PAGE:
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Effects of Loud Sound on Human ear

How do we hear?

loud sound effects

The overall structure of the human ear can be divided into three broad parts:

• The outer ear

• The middle ear

• The inner ear

The sound waves enter the ear through the outer ear and reach the eardrum. Due to these sound waves, the eardrum vibrates and sends the vibrations to the three bones present in the middle ear. These bones then increase the volume of the sound vibration and then forward it to the inner ear. The inner ear contains two critical structures that play a significant role in how you hear:

• Cochlea is a fluid-filled structure present inside the inner ear

• Tiny hair cells which act as receptors for detecting sound

The amplified sound waves create vibrations in the fluid which causes tiny hair cells to bend and convert the vibrations into electrical signals

Once the sound waves are converted into electrical signals, the auditory nerve carries these signals to the brain, which interprets the sound.

Note: Auditory nerve is a bundle of nerve fibers.

What is defined as loud sounds?

Studies have shown that sound levels above 85 dBA can damage your ear

Note: Decibels (db) is the unit used to measure the loudness of a sound. However, since human hearing cannot hear all sound frequencies therefore based on the hearing threshold of human beings the unit dBA (A-weighted decibels) is used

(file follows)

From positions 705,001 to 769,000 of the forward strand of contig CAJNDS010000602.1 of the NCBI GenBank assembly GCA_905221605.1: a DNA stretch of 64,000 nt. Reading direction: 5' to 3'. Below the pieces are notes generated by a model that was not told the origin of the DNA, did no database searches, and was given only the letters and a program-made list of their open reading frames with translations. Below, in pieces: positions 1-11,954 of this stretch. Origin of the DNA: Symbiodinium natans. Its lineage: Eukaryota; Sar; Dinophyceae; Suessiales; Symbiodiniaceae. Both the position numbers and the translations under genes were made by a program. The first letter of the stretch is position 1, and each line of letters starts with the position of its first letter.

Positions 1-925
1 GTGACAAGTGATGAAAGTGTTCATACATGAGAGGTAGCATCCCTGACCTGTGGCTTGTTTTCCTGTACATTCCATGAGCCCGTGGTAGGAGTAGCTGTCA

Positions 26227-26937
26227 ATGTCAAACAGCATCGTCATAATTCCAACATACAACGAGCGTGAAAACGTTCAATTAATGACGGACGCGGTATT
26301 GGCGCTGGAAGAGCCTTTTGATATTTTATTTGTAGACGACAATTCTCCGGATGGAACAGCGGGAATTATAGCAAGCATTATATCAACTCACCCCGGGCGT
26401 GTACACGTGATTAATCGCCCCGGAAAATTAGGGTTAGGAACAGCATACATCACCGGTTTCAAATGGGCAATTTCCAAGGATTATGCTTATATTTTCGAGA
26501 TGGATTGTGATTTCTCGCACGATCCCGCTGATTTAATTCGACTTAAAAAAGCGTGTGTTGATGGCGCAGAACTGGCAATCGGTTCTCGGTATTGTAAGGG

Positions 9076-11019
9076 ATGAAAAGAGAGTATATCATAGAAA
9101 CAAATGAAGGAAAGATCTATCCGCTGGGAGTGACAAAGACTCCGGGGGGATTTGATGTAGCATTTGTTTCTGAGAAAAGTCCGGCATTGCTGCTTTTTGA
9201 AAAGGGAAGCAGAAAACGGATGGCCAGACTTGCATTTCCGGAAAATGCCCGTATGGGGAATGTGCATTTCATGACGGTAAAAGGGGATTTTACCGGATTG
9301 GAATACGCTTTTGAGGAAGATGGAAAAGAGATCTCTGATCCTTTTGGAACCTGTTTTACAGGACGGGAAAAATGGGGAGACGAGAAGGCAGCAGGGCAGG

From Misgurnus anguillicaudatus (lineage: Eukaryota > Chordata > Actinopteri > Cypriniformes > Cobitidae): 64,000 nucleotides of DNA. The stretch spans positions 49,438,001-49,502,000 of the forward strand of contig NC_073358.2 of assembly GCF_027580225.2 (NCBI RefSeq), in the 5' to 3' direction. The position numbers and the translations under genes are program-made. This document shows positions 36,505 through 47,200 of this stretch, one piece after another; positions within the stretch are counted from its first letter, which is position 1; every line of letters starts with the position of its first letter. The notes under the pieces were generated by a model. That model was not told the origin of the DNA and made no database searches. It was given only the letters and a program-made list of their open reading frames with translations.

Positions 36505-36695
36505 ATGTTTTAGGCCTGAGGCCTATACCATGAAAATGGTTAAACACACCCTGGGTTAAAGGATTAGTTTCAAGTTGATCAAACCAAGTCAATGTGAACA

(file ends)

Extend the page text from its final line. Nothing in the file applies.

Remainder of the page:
How do you know which sounds are safe for you?

Based on the table below containing familiar sources of sound and their levels, you can get an idea about which sounds are safe for you and which are not. It would be best if you tried to limit your exposure to the sounds that are above the harmful threshold

Everyday sound sourcesSound level (dB)Effect
Softest sound that can be heard0No hearing damage
Refrigerator hum40No hearing damage
Normal conversation, air conditioner60No hearing damage
Washing machine70Annoying, irritability
City traffic80-85Annoying, irritability
Lawnmowers80-85Hearing loss after 2 hours of exposure
Motorcycle95Hearing loss after 50 minutes of exposure
Approaching subway, train horn100Hearing loss after 15 minutes of exposure
Approaching subway, train horn100Hearing loss after 15 minutes of exposure
Maximum volume on listening devices like earplugs, headphones, Bluetooth devices, radio, stereo, television105-110Possible hearing loss within 5 minutes
Loud entertainment venues (bars, nightclubs, concerts)105-110Possible hearing loss within 5 minutes
Shouting or barking in the ear110Possible hearing loss within 2 minutes
Sirens120Pain and ear injury
Crackers145Pain and ear injury

 

What are the effects of loud sounds on the human ear?

Exposure to loud sounds can damage the hair cells in the human ear, causing noise-induced hearing loss (NIHL). The hair cells in the human ears don’t regenerate. Therefore after prolong or consistent exposure to loud noises, if the hair cells die, they won’t grow back, and you will suffer from hearing loss.

What are the symptoms of noise-induced hearing loss?

Typically, noise-induced hearing loss is gradual. However, if you notice the following signs and symptoms, you may be losing your hearing because of exposure to high volumes of sound: